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Biochemistry. 1998 Jan 20;37(3):831-6.

P-glycoprotein shows strong catalytic cooperativity between the two nucleotide sites.

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Department of Biochemistry and Biophysics, University of Rochester Medical Center, New York 14642, USA.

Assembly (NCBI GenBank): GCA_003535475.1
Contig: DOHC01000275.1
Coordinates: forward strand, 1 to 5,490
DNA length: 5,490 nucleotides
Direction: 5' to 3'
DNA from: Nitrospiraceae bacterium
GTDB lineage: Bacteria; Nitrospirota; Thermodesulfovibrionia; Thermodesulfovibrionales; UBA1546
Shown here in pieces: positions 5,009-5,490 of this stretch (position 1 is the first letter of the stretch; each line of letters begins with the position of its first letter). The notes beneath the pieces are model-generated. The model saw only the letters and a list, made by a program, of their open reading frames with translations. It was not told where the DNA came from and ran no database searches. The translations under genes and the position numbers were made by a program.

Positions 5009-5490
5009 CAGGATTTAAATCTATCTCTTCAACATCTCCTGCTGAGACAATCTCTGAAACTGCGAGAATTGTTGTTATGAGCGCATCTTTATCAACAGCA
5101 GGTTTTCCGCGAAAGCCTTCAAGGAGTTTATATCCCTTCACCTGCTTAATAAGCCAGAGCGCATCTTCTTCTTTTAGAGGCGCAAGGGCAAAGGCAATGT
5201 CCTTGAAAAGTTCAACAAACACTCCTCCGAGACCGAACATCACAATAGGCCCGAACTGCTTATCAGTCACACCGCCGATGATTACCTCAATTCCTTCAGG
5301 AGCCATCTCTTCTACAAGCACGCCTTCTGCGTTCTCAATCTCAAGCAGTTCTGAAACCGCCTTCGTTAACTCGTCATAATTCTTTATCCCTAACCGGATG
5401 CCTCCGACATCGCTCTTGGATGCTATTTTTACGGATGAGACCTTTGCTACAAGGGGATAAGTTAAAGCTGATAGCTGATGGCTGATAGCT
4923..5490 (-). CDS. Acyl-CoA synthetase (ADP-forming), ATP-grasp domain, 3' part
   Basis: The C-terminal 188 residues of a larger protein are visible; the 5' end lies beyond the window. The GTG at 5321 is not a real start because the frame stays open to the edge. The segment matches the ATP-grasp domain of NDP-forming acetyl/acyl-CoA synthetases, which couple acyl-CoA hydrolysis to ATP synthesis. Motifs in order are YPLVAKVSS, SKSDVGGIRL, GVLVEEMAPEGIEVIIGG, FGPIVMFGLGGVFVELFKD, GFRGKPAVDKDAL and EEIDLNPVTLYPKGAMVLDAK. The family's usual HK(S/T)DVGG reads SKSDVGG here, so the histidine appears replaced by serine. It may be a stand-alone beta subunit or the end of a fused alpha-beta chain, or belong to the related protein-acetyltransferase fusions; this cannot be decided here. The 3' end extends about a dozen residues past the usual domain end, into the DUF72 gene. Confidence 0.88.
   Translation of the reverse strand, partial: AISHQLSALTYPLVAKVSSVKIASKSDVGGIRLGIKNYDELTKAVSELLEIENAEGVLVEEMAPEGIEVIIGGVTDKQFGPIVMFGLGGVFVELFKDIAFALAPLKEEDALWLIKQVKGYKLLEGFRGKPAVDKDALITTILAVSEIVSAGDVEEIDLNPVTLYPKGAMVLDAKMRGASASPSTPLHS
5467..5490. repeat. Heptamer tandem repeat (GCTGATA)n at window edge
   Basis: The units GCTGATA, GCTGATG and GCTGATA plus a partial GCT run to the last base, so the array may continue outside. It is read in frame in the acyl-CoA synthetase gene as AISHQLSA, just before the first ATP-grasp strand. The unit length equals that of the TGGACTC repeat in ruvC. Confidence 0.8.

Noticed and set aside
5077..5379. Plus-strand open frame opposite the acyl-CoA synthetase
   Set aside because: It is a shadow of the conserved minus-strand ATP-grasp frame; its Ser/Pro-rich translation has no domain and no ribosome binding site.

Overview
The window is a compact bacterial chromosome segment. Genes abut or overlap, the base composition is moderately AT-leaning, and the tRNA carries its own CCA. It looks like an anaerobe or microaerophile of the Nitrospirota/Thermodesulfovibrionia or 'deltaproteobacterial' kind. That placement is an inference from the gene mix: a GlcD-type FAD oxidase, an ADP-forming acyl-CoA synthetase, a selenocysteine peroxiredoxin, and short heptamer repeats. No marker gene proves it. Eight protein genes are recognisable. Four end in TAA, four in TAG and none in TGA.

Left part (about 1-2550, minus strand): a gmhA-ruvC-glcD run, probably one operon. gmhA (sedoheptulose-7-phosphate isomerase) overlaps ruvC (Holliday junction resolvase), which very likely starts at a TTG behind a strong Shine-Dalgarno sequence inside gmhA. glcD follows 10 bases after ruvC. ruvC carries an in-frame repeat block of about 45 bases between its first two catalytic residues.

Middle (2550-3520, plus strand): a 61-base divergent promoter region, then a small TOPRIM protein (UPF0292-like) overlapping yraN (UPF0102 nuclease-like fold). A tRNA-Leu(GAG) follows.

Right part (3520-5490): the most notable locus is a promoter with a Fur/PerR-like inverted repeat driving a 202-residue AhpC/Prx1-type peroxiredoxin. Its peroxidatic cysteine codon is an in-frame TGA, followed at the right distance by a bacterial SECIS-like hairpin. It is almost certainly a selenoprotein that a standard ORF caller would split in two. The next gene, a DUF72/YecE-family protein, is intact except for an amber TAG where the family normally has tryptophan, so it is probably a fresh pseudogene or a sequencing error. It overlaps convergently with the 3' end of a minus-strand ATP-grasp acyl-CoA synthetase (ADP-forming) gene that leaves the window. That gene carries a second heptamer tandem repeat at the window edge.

P-Glycoprotein (Pgp) (also known as multidrug-resistance protein) contains two nucleotide binding sites, both of which are catalytic ATPase sites. The covalent reagent 7-chloro-4-nitrobenzo-2-oxa-1,3-diazole (NBD-Cl) reacts in catalytic sites, and full inactivation of ATPase activity occurs at a reaction stoichiometry of 1 mol of NBD-Cl/mol of Pgp. We show that, at reaction stoichiometry of < or = 1 mol/mol, both nucleotide sites become labeled in relatively nonselective fashion. There is therefore strong interaction between the two nucleotide sites because (a) reaction of one site with NBD-Cl severely impedes reaction of reagent with the other site, and (b) reaction of one site inhibits steady-state ATPase, i.e. both sites are inhibited. Vanadate-trapping experiments revealed that when one nucleotide site was reacted with NBD-Cl, not even a single ATPase turnover event could occur in the other, intact, nucleotide site. The data demonstrate therefore that catalytic cooperativity between the two nucleotide sites in Pgp is extremely strong and mandatory for catalysis.

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